10 In a market with harmonized liberalization commitments, the MFN does not create particular difficulties; this is not, however, the case of international air transport, where the application of MFN treatment might seriously disadvantage those who do open up their markets by making them vulnerable to predatory attacks by those whose markets remain protected. 13 So-called free-riders, 14 namely those countries taking advantage of other countries liberal policies, would abandon or refrain from any liberalisation process in their own market, enjoying unconditional access to foreign more liberalised market. 15 Overall, the GATS system as it stands, instead of promoting the hoped global liberalization, could seriously undermine it. b. From Bilateralism The above-mentioned difficulties require, as a first step, to find ways forward starting from the current bilateral system. Actions taken by major aviation players could have the power to provoke a chain reaction in the air transport relations on a global scale, as experiences from the pasts clearly demonstrate. 16 Already in September 1999 the Association of European Airlines (AEA), calling for the establishment of a Transatlantic Common Aviation Area (TCAA) between EU and US, 17 envisioned the need of a new, modern regulatory framework for international air transport 18 going beyond the Open Skies model. All the air carriers of the TCAA would have been granted unrestricted commercial opportunities to fly to any point within the TCAA, including cabotage routes, 19 and all restrictions on ownership and control within the TCAA would have been lifted. Unfortunately, negotiations between EU and US have not followed this path; the Second Stage Agreement, 20 reached on 25 March 2010, has not made significant progresses, thus attracting critics from IATA and other commentators. 21 Nevertheless, as clearly expressed by John Byerly 22 during the 22 nd European Air Law Association Conference, since further development is in both parties interest, they will sooner or later come to this point. 23 Such reform, however, is already taking place in the EU/Canada air transport relations. The 13 W Hubner P Sauvé Liberalization Scenarios for International Air Transport 35/5 Journal of World Trade 973, For an excellent analysis of the free-rider issue in the bilateral context, see P van Fenema EU Horizontal Agreements: Community Designation and the Free Rider Clause (2006) 31/3 Air and Space Law See also discussions on the interpretation of Article 7(2) of the Chicago Convention in P Mendes de Leon Cabotage in Air Transport Regulation (Martinus Nijhoff Publishers Dordrecht 1992). 16 For instance, the Bermuda I agreement between Untied States and United Kingdom became the model for bilateral negotiations on a global scale; the first Open Skies agreement, concluded in 1992 between US and The Netherlands, brought the air transport industry in a new era of liberal air transport relations. 17 Association of European Airlines Towards a Transatlantic Common Aviation Area (1999). 18 Ibid, Ibid, EU/US Air Transport Agreement (signed on 30 April 2007), available at aviation/country_index/united_states_en.htm (last visited 10 September 2011). 21 IATA Press Release, 25 March See (last visited 10 September 2011). 22 Former U.S. Deputy Assistant Secretary of State for Transportation Affairs, Washington, D.C. 23 F Fiorilli Report on the 22 nd Annual Conference of the EALA (2011) 36/2 Air and Space Law 173,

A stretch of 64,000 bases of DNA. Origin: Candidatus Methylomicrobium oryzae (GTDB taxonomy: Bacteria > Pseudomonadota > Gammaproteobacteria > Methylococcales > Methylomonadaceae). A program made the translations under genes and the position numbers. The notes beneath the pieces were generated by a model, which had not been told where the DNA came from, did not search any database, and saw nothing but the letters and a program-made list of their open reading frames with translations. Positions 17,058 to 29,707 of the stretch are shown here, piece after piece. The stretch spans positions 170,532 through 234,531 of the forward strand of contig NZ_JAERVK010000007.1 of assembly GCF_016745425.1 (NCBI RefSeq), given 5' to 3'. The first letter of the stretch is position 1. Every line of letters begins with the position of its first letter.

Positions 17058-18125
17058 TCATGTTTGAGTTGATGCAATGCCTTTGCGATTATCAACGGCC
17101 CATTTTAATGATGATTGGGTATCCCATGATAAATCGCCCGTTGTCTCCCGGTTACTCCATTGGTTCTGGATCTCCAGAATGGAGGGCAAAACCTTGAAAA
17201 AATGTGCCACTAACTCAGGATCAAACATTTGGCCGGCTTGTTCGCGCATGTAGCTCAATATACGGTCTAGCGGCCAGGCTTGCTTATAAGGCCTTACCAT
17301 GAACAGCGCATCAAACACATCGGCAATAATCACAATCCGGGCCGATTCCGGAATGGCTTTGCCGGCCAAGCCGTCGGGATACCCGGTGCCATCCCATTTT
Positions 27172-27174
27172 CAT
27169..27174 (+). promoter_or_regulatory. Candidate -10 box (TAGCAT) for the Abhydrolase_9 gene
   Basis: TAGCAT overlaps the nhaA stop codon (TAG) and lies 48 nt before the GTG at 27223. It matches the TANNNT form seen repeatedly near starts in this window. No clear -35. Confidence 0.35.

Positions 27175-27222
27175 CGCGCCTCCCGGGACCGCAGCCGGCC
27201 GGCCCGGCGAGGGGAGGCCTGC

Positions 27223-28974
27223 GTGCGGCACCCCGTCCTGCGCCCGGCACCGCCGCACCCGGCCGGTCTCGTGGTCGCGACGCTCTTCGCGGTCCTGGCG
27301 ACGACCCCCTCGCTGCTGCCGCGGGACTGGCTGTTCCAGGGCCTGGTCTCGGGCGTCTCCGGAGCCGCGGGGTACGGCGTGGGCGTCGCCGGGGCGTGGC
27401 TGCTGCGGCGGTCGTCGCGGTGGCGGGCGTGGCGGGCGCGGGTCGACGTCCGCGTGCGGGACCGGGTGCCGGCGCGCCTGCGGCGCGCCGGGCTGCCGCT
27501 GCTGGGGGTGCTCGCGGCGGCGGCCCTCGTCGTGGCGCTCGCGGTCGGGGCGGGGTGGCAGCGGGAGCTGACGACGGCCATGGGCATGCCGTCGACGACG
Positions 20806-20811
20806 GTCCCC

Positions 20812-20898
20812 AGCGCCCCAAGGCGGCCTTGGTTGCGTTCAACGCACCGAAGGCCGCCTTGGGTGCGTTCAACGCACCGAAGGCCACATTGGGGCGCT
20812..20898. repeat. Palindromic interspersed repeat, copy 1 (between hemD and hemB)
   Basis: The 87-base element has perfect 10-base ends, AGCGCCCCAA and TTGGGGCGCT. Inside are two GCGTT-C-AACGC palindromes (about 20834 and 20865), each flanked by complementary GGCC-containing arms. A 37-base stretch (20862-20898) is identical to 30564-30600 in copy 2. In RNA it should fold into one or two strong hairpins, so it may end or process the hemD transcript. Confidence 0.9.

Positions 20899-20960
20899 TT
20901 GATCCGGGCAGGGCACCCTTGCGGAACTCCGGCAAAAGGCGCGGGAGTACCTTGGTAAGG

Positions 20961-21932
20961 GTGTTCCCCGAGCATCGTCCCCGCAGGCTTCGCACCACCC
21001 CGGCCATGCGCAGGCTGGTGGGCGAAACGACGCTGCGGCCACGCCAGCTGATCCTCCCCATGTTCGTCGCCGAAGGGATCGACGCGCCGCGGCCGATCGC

11 agreement 24 signed on December 2009, represents indeed a groundbreaking in the aviation world, being construed so as to finally establishing a common aviation area between Canada and the EU. The agreement does not pursue this final objective through a big-bang approach, but rather through a four-phased approach, linking the opening-up of the market to a progressive relaxation of ownership and control restrictions. When the final phase will be reached, 100% cross-border ownership will be allowed and respective air carriers will be granted full freedom to operate to, from, beyond and within each party s territory. b. via Regionalism/Plurilateralism As an intermediate step, the benefits of bilateral common aviation areas could be extended by bringing together groups of like-minded States sharing the same liberal air transport policies through regional or plurilateral 25 initiatives. 26 Indeed, already within the PICAO, some delegations notably recognized that limiting the territorial scope of a multilateral agreement would facilitate States in reaching an agreement on the exchange of traffic rights. 27 The most prominent example is the unification of the European air transport market in 1992, 28 where the removal of restrictions on traffic rights, 29 removal of restrictions on national ownership and control within the EU and the creation of the concept of Community Carrier, 30 have generated enormous benefits in terms of traffic and competition. 31 On the one hand, a plurilateral approach would enable a small group of like-minded States, even non contiguous one, with similar aeropolitical will to reach an agreement with limited associated bargaining costs and without the need to persuad[e] reluctant potential partners who happen to be geographically contiguous to enthusiastic ones. On the other hand, a regional approach would also have several benefits. Indeed, within economic integrated 24 EU/Canada Air Transport Agreement, available at index/doc/canada_final_text_agreement.pdf (last visited 10 September 2011). 25 Plurilateral and regional initiatives do not differ substantially. Regional initiatives are a mere specification of plurilateral ones, due to the added geographical factor. 26 For instance, Article 18(5) of the EU/US Air Transport Agreement provides that: The Parties share the goal of maximising the benefits for consumers, airlines, labour, and communities on both sides of the Atlantic by extending this Agreement to include third countries. To this end, the Joint Committee shall work to develop a proposal regarding the conditions and procedures, including any necessary amendments to this Agreement, that would be required for third countries to accede to this Agreement. 27 PICAO, Commission Number 3 of the First Interim Assembly Discussion on the Development of a Multilateral Agreement on Commercial Rights in International Civil Air Transport (1946) PICAO Doc 2089 EC/57, Liberalization was achieved progressively, beginning in 1986, through the three packages, culminating in Council Regulation No 2407/92 of 23 July 1992 on licensing of air carriers, Council Regulation 2408/92 of 23 July 1992 on access for Community air carriers to intra-community air routes, and Council Regulation 2409/92 of 23 July 1992 on fares and rates for air services. The three packages have been ultimately replaced by Council Regulation 1008/2008 establishing common rules for the operation of air services in the Community. All are available at htm (last visited 10 September 2011). 29 Cabotage restrictions have been removed only in Council Regulation 1008/2008 defines a Community air carrier as an air carrier with a valid operating licence granted by a competent licensing authority in accordance with Chapter II, Article 2(11); under Chapter II, Article 4 an undertaking can be granted an operating licence provided that Member States and/or nationals of Member States own more than 50 % of the undertaking and effectively control it, whether directly or indirectly through one or more intermediate undertakings, except as provided for in an agreement with a third country to which the Community is a party. 31 JR Bonin Regionalism in International Civil Aviation: a Reevaluation of the Economic Regulation of International Air Transport in the Context of Economic Integration (2008) 12 Singapore Year Book of International Law and Contributors 113, 114, citing European Commission Directorate-General for Energy and Transport Flying Together: EU Air Transport Policy (2007) 5. 11